Benjamin Whitman.

Nelson's biographical dictionary and historical reference book of Erie County, Pennsylvania : containing a condensed history of Pennsylvania, of Erie County, and of the several cities, boroughs and townships in the county also portraits and biographies of the governor's since 1790, and of numerous r online

. (page 111 of 192)
Online LibraryBenjamin WhitmanNelson's biographical dictionary and historical reference book of Erie County, Pennsylvania : containing a condensed history of Pennsylvania, of Erie County, and of the several cities, boroughs and townships in the county also portraits and biographies of the governor's since 1790, and of numerous r → online text (page 111 of 192)
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years. He was the captain of the Girard Guards. On
President Lincoln's call for troops in April, 1861, he
tendered his company, which became Company C, of
McLane's Erie regiment. He afterwards resumed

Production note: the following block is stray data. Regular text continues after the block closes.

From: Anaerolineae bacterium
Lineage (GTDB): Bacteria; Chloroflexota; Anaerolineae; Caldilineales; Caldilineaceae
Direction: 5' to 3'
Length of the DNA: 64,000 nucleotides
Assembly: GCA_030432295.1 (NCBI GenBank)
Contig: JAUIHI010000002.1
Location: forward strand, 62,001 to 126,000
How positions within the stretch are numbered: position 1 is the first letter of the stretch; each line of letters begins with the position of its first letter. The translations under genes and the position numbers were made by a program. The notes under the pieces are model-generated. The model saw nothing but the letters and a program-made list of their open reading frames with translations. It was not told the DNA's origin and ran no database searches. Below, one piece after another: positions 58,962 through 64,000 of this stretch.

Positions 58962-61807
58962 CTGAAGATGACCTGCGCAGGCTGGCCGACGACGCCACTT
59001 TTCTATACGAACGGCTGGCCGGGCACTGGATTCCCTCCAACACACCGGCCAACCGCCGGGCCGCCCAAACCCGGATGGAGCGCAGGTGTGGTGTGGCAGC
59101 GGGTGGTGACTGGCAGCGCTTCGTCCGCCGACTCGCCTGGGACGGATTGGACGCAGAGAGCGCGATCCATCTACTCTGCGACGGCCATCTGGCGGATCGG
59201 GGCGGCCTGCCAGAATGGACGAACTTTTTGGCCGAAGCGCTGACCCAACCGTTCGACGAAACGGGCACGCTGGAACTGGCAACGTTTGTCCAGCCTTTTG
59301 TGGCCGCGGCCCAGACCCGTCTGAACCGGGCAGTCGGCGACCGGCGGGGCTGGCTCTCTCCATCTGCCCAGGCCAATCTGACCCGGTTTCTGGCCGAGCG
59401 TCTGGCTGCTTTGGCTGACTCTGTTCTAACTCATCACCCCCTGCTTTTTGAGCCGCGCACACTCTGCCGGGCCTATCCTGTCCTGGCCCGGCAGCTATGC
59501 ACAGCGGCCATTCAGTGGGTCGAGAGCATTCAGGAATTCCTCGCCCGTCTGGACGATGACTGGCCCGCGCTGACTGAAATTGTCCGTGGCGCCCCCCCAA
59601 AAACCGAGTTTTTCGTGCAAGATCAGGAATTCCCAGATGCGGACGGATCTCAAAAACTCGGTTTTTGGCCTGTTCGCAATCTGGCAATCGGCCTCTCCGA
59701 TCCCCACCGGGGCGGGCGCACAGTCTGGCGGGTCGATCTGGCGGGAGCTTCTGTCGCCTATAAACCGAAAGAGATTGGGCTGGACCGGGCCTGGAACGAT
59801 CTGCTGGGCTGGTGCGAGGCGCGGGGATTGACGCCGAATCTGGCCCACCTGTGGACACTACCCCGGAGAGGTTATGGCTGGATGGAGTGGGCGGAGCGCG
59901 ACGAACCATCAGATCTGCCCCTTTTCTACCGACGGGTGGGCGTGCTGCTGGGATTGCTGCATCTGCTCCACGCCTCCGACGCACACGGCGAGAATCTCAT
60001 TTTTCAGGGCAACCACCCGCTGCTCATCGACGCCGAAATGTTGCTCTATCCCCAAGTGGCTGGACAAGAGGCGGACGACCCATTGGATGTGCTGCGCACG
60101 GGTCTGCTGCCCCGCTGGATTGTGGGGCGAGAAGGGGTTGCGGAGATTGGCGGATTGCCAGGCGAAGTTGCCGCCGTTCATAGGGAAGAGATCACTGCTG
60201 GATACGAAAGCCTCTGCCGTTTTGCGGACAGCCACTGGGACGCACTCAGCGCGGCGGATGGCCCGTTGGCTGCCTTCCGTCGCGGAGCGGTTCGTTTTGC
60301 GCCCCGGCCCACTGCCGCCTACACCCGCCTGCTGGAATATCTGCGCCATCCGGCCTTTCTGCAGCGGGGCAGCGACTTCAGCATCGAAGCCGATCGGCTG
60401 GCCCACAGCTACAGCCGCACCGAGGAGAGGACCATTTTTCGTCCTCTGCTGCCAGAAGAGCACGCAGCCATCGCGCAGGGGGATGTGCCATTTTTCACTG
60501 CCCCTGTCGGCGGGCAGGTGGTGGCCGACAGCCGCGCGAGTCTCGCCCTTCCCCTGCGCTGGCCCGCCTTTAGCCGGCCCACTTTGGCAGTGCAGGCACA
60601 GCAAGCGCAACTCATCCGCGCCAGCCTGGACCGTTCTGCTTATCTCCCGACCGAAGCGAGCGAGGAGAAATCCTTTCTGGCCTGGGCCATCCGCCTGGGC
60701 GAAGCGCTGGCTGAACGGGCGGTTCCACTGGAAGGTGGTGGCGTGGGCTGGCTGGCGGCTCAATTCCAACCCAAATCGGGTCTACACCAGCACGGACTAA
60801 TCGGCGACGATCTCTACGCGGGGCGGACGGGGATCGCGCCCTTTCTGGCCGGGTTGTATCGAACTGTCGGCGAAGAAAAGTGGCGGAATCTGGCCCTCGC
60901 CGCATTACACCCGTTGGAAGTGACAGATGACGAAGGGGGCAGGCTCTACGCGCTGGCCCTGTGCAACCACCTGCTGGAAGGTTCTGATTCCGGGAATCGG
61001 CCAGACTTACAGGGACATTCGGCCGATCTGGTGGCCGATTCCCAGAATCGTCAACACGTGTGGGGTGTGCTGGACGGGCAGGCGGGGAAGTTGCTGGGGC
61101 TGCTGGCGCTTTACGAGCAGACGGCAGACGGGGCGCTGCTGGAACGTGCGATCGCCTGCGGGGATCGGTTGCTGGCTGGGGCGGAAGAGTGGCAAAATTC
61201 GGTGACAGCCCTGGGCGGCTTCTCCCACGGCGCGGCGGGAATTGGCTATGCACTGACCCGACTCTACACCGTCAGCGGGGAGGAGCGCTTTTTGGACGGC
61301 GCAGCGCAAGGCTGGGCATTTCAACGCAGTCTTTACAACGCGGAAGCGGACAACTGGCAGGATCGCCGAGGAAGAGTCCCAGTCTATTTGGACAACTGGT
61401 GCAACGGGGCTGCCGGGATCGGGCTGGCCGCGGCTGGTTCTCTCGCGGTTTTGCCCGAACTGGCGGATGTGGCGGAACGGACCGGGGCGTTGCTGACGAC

practice at Girard. There he was active in all mat-
ters of a public nature and a leader on occasions of
general interest; patriotic and indefatigable in all that
promoted such events. He was a member of the
Girard Lodge A. O. U. W., and of Temple Chapter
No. 215, R. A. M. He was a charter member of Mt.
Olivet Commandry No. 30, Knights Templar, and was
at one time district deputy grand master of -Masons in
Erie county. At the laying of the corner-stone of the
Soldiers' and Sailors' Home, on July 4, 1868, by special
authority from Richard Vaux, grand master of the
State, he officiated as grand master, when the Governor
of Pennsylvania (attended by members of his cabinet)
laid the stone. President Cleveland, in 1886, on the
recommendation of Hon. William L. Scott, appointed
him United States receiver of public moneys at Bis-
marck, N. D. He removed there, remaining four
years. His duties were acceptably performed during his
term. He then returned to Erie, resuming law practice.